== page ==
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How He Progressed.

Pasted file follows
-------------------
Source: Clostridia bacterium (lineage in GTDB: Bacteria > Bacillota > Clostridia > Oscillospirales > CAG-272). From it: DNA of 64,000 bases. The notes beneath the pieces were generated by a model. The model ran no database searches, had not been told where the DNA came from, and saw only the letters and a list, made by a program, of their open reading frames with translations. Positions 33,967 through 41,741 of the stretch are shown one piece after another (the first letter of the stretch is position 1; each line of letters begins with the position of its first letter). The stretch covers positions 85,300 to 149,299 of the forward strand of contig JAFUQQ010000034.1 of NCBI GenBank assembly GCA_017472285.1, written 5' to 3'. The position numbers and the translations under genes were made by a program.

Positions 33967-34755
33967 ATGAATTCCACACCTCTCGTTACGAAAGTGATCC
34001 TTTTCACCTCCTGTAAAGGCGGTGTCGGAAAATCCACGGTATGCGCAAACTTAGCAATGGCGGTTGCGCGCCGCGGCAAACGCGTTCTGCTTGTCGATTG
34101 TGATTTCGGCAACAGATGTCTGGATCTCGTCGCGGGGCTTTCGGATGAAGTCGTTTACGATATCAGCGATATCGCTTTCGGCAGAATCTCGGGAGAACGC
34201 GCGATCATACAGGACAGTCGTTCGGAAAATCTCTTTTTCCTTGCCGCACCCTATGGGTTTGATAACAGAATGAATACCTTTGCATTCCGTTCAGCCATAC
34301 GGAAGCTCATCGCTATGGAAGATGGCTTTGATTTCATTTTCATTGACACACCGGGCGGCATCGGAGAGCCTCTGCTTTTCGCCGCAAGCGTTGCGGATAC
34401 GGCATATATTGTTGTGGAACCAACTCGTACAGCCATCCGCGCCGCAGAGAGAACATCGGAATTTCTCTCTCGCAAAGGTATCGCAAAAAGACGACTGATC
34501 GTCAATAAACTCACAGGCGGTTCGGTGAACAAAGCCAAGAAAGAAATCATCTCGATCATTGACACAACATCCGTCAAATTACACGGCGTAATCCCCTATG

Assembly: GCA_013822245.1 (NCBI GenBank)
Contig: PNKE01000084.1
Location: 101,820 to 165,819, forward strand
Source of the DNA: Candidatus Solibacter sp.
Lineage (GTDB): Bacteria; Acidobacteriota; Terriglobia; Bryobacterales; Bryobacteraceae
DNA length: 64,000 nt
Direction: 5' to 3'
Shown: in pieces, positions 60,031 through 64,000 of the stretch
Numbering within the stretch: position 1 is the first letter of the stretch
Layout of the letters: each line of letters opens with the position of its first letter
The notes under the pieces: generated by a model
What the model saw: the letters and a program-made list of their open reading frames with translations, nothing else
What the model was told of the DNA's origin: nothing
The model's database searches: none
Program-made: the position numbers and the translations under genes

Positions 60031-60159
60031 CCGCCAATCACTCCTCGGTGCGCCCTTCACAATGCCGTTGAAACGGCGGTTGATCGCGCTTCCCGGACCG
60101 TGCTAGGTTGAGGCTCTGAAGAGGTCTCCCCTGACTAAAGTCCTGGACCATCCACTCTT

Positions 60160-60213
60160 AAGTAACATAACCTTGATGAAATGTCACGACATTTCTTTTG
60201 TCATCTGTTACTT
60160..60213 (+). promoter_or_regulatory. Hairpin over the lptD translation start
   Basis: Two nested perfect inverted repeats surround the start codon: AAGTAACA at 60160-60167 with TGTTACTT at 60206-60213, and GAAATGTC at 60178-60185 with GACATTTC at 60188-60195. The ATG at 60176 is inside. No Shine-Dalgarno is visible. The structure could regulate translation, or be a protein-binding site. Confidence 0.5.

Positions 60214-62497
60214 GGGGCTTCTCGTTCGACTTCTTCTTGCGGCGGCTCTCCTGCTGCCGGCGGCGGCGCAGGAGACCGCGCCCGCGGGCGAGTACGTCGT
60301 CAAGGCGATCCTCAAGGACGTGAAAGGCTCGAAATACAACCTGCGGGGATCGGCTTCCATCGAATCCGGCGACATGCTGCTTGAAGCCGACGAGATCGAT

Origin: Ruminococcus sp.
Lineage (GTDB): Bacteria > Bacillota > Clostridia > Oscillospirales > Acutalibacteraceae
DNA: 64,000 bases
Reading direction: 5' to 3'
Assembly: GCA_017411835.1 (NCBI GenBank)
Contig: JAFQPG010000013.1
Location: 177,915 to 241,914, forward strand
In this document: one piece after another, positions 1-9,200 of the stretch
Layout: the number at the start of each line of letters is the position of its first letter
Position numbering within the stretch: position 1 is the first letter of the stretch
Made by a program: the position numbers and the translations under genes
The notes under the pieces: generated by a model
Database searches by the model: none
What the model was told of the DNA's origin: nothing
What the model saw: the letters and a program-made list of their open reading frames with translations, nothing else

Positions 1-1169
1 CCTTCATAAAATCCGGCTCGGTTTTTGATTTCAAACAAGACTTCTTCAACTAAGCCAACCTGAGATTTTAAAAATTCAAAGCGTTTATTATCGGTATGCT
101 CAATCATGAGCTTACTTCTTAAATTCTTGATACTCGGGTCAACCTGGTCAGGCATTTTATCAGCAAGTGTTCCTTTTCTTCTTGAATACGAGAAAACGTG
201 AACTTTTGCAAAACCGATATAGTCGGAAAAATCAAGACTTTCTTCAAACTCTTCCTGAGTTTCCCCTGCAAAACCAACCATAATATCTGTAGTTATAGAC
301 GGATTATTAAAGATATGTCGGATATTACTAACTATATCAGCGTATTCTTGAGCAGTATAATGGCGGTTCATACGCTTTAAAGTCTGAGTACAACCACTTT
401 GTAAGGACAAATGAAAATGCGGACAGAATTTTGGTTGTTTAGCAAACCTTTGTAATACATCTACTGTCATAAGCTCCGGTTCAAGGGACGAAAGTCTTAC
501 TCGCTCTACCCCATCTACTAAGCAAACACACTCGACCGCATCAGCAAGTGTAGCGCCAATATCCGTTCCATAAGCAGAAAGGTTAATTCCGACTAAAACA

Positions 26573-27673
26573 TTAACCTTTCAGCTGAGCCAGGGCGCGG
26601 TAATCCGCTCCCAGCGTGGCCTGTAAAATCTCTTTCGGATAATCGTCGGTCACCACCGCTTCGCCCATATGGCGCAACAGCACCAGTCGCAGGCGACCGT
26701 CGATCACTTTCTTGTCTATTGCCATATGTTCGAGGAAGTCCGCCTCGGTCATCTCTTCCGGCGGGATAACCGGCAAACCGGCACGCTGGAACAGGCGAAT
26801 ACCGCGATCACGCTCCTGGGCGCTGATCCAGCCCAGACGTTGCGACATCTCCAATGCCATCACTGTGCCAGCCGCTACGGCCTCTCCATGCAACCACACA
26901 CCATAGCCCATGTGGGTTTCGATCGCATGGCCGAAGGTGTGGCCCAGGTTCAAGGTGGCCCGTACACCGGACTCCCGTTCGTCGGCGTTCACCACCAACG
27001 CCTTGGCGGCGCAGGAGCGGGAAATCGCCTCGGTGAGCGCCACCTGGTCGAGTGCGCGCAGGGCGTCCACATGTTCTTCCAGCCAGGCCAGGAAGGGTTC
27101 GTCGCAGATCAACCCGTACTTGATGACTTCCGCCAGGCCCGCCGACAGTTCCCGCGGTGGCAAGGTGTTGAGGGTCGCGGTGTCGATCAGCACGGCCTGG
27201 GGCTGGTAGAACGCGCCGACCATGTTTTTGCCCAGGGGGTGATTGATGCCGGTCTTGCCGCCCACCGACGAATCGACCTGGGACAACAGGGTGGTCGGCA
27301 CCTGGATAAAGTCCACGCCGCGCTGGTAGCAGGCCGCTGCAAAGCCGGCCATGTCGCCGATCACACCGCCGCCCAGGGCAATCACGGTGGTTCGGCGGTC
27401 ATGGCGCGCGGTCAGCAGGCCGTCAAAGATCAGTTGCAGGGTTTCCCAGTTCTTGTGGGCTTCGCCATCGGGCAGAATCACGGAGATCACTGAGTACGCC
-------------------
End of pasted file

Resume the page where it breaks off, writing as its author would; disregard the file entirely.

"He used to kiss me on the lips." She sighed, "and then somehow He moved on up bty )00R goods at any price are not cheap and it is merit even at a little price. We've built a 1 Lawn Furniture. We have about 175 pieces of furniture, in the shape of chairs, settees and rockers, suitable for porch ana lawn One third off the regular price to close them out. All col- ors come early if you want a bargain. Kitchen Cupboard,$5.25 Made of elm, finished in golden, has glass doors, ad justable shelves, and place below for linen. Worth $9.50 Dining Tables $1.75 And Up. Oak Dresser, $9.95 Made of oak and finished in golden, has 3 good sized drawers a good, size 14x24 PVench Ovul Bevel Plate Mirror. Worth $12.50 Book Cases, $4.50 Will buy a neat book case, made of birch, polished finish in mahogany, adjust able shelves with brass rods, one of the best Grand Rap ids makes worth $12.00. Trading Stamps Given with all Spot Cash Purchases iyv^/^wvwvw^MVwyvvwr*1 little trips Until he sr Unto a favored spot Close to the border of my brow. "He used to kiss me on the lips, Then on the cheek, then on the brow, To-day'he kisses his linger tips And blows or throws The kiss back as he goes! Ah, we've been married five years now!" ^a Uncle Jonah was the only sailor in our family, and that was one too many. Undeterred by his Christian name, he ran away from home in boy hood and began his notorious marine career as a stowaway in an Australian clipper. For twenty years or so Uncle Jonah held no communication with his be reaved family, who alluded to him as "a lost vessel," and regarded his probable decease with equanimity. One day, in the ordinary course of business, I was sent to Bow Street police court to write up a case of piracy on the high seas that promised to afford good copy. The intelligent reader will have guessed that the ac cused person proved to be my Uncle Jonah but I need hardly say that I was wholly unprepared to find a rela tive in the dock. My professional zeal enabled me to stifle any emotion that might have in terfered with the business in hand. To say that he bore himself with dignity (I took the liberty of saying this in my report) would be inaccur ate. Uncle Jonah never had any dig nity, being one of those familiar, vul gar persons in whose company even the dignity of others withers like a leaf in autumn. He recognized me, and winked. The evidence taken that morning was purely formal, and, pending the attendance of some important wit nesses, the prisoner was remanded in custody. I foresaw that the coming trial could be made to excite excep tional interest, cases of piracy being comparatively rare. The inspector of police, after pock eting a sovereign, confessed himself unwilling to resist the appeals of the prisoner's beloved nephew. I was per mitted to spend half an hour in the cell, on condition that I made no pro fessional use of the interview. The exigencies of journalism obliged me to pledge my word to the inspector, though I foresaw the impossibility of keeping the promise. And this is the story of baffled piracy as told by my Uncle Jonah. I E. NAYLO ^VS^W^/^^^^V^^AA^^^^N^S^/NAAB THE FURNITURE MAN BEMIDJI, MINNESOTA retaie it as neanyas possioie in ms own words, omitting his lurid mari time explicatives: "In these days of keen competi- tion," said Uncle Jonah, "it's no sort of good, my lad, trying to run a pirate craft on old-fashioned lines. Steam's played Old Harry with piracy, and spiled the slave trade. To start with, there's the cost of the plant.- Eighty years ago thej^ could build a wooden line of battleship for 100,000 quid,: now you can't buy a 400-ton steam yacht at the figure. Well, I needn't go into details, and there isn't time, but even a land lubber can see that only millionaires can run a pirate of their?$pfrn." "Then hov did you get the money to fit out your ship?" I asked. Uncle Jonah winked, and spat skil fully into the corner of the cell. "The Falcon was run by a syndicate of Ger- mans," he said, "and my instructions was to attack nothin' but British ships. If I knew the names of the shareholders I'd give 'em you, but they always paid my salary through an agent." 'What did you earn, uncle?" I asked. "Two hundred quid a month and 5 per cent commission," he replied. "The first mate was to get a hun- I was permitted to spend half an hour in the cell, dred," he added, "and the seamen and stokers six quid a week." "Then the wages bill must have been very heavy?" I suggested. "That's where you're wrong, James," said my uncle. "In the old fashioned way of business the Falcon would have wanted a crew of about fifty hands, and the company wouldn't have paid 10 per cent unless we' cantured a mail steamer or two every month. As I said just now, a modern pirate's got to be run on economical linos, so the stingy directors only al lowed me a dozen hands, including the cook, who was under contract to fight as well as stew." TERM S not economy to buy a tiling without eputation for selling goods that you are better pleased years after than when you lirst get them. This does not mean that our prices are high. It means simply that we buy in unusually large quantities, and can and do sell for actually less than some dealers pay. We do and always will give our customers benefit ol every cent we can save by big buying. Our .terms are carefully com putedbased upon a fair return for our money and upon the con venientability of the great bulk of the people to pay. "A dozen hands!" 1 echoed, Incred ulously. "The rest was dummies," growled Uncle Jonah, "mechanical dummies, my boy." "I can't see how you can construct a fighting dummy," I objected. "These didn't fight," said Uncle Jo nah. "They was only meant to fright en the passengers of the mails we stopped. Their inards was chock-a block with long steel springs, James, and the wigs and beards made 'em look as fierce as if they was fed on raw beef. "Some of 'em could do the cutlass exercise, others used to walk up and down the deck on rails, and one used to lean over the fore'sle rail and spit as natural. as life. The works was fitted to go for two hours after that you had to wind 'em up afresh. "We had thirty of them German dummies," continued Uncle Jonah, "and if you'd seen 'em half a cable away, you'd have taken your davy they was as 'uman as any other pirates. I believed in the beggars myself, James that's where I made my bloomin' error." I wrung his hand in silent sympa thy and resumed my notes. "The burst-up came about in this way," Uncle Jonah resumed-. "We'd taken one good prize in the Atlantic and sent all hands comfortably to the bottom, when the ilgant sent me a code message saying as how the cape "About three fathoms of spring came jerking out the spitten' dummy." mail, with di'monds a*id gold aboard, would be off Madeira on a certain date he mentioned. "Thesf mails carry a lot of people, you know, and one had to put 'em in a blue funk, else they'd have shown fight. "She was well up to time and we sighted her abcut six bells in the af ternoon watch, coming along at six teen knots through a sea as smooth as a duck nond. As luck would have It, tnere wasn so much as a safling ship within twenty miles, and I made almost sure of them di'monds and the gold. "Between you and me, James, I meant to retire from business if pulled it off, and I shouldn't have been over particular about settling up with the syndicate." This confession of dishonesty pained me, but I let it pass. To re prove a pirate for swindling his em ployers seemed on the whole incon sistent. "We slowed down," continued Uncle Jonah, impressively, "wound up all the dummies and stood by to give her a couple of rounds from our 4.7 gun. The chap who bossed that gun had been a navy man, and he could hit a funnel at 1,000 yards four times out of six. "When the Rhodes Castle closed within about five cables I. gave the word and ran up the black flag. The pavy. man let rip and the foremost funnel went over- like a candle in a hot room. The second shot carried away the chart house and part of the bridge, and then the captain stopped engines. "Now, you must bear in mind we only had twelve hands besides the German dummies, and the mail boat carried a big crew without reckoning the passengers. We could have sunk her in half an hour, but it was nc good doing that till I'd got the stuff out of her. "My plan was this: I left the mate and the navy man in charge of the Falcon and took the other nine along with me in the boat to overhaul the mail. We was armed, of course, but I trusted more to the dummies than our revolvers, and I told the mate not to close nearer to the mail than 500 yards. At that distance our dummies looked right enough, but they seemed a bit stiff in the joints at close quar ters. "Perhaps I was a bit flurried. Any way, I didn't notice anything wrong with the mate when I gave him the orders. When we got alongside the mail I hailed the captain and told him to send all hands forward except him self and the mates. Then we boardr ed the ship, and I had a few words with the captain. "I told him we'd come for the gold and the diamonds and the loose cash and the wimmen's jewelry, and if they gave any trouble I should sink the ship with all hands. I meant to sink her, anyway, but there wouldn't have been any sense in making them desperate. My instructions from the agent was to sink every prize we took and spare no lives. "The skipper cheered up consider able when I told him we hoped to get through the job without cutting a throat, and he handed over the keys of the safe like a lamb. Those two shots from the 4.7 had done our' busi ness, and to look at the Falcon you'd never have doubted she carried a strong crew of oul-and-out murdeVers. 'With that I followed the captain down to the strong room, taking four hands with me to carry up the gold. My idea was to hang on to the di'- monds myself until I could get 'em under lock and key in my own cabin. "So you sc3, James, I couldn't avoid going below to the strong room, and if that lurid as3 of a mate had obeyed orders, I might have been in South America by now, living like a lord mayor." At this point in his narrative my Uncle Jonah fell into a gloomy rev erie, from which I had to rouse him before he resumed it. "There was 100,000 quids worth of gold in that strong room, or I'm a liar," he continued, "and enough di'- monds to have half-filled a bread bag. It took us some little time to get the gold on deck and lower it into the boat, but I never tackled any job that seemed to tire me so little. "When I got on deck the third time, I saw in a shake that something was wrong. The crew and passengers of the mail was all craning their necks over the side, and staring at the Fal con. "I took a peep at her n-vself, and dd if the mate hadn't closed in that near that you could have heaved a bis cuit aboard her. The fool must have been drunk, I suppose, or h^'d have had the sense to know that he was risking all our necks and his own, too. "We might have pulled through af ter all, but just as I was shouting to the mate to go farther off, the spit ting dummy got out of gear. The inards of the dummies were full of long steel springs, and ,they had to be oiled twice a week. Oiled they were, too so it was no fault of mine that about three fathoms of spring came jerking out of the spittii.*: dummy's ugly mug, in full sight of everybody. "Now it stands to reason no hu man can spit up twenty feet of steel springs, and the people on the mail knew that as well as I did. The loose end of the spring whipped around the neck of the next dummy, and the bloomin' image kept on workin' as if it liked that sort of a collar. "The passengers began to laugh then the crew laughed, and when they'd done laughing, they just tum bled aft in a heap and made prisoners of us before we could shoot a dozen of them. That's what comes of trust ing your life to goods made in Ger- many," concluded Uncle Jonah. "If you want to do me a kindness James, fihd-eut who made that spitting dum my, and drop him down a sewer." My interview with Uncle Jonah, which duly appeared in the Daily Scum next day, procured me a very acceptable raise of salary and im proved my position on the p-.ner. A few weeks later i had the pr'vii^ge of witnessing and reporting the execu tion. Poor Uncle Jonah! H's savings went to the crown, but he really was of some service, to me.King. j1 HE DID AS HE PLEASeO. But It Happened That His Wife Was Away from Home. "I cannot understand," "said Whit tier, "why it is that so many fellows I know are in such awe of their wives. I don't feel that way." "Do you mean to say," said Bilter, "that you do exactly as you please, without being influenced by anything your wife says?" "That's exactly what I mean," re plied Whittler. "This idea of losing your individuality just because you happen to be married is all nonsense. I tell you that 1 lead an absolutely untrammeled existence. If feel like not going home after business I don't go. And if I want to ask my friends in for a little game at cards I don't hesitate to do so. I smoke all over the house, insist upon having my fav orite dishes, stay at home from church when' I want-to, -rearrange -the furair ture to suit myself, and, in fact, down to the smallest detail of my daily life, I do absolutely as I please, without let or hindrance. It's the only way to live." Bilter regarded his friend with a look of grave suspicion. "Well,, well," he said, somewhat sa tirically, "you are a wonder. How long have you been doing this sort of thing?" "I have been doing it," said Whit tle.r, calmly and complacently, "ever BUY A LOT IN THE NEW TOWNSITE OF MALLARD LOCATED ON MALLAR LAKE.CLEARWMER COUNTY F, O. SIBLEY PROPRIETOR SOLWAY MINN First Class Sample Room. MACS MINT Geo. McTaggart, Prop. Choice Wines, Liquors and Cigars. Beltrami Avenue. Bemidji, Minn. smc my wire wene 10 ner cousin's in the country on a visit." Usually the Case. "Daughter," said the mother who was long on Solomonic wisdom, "what ever you do, don't marry a man with dreamy eyes." "Why not, ma?" asked the beauti ful bud. "Because," replied the mater, "it's doughnuts to fudge he'll also possess a dreamy pocket book." Point of View. "Hope springs eternal in the human breast," remarked the person with a mania for quotations. "Yes,' rejoined the morbid party, "and I suppose that's why the pool of disappointment is always slopping over." His Appeal. "An* now, bruddern an' sistern," said the old colored parson, "de col lecshun will be tooked up. Ah jis wants ter say ter yo' all dat while de whitewash ob salvation am free, de pahty behin' de brush am got ter libe an' Ah is dat pahty." Movement of Earthquake Wave. An earthquake wave has been known to travel across the Pacifle ocean in twelve hours and sixteen minutesthat is, at the rate of six miles a minute. Old papers for sale at this office. 1 Choicest Brands.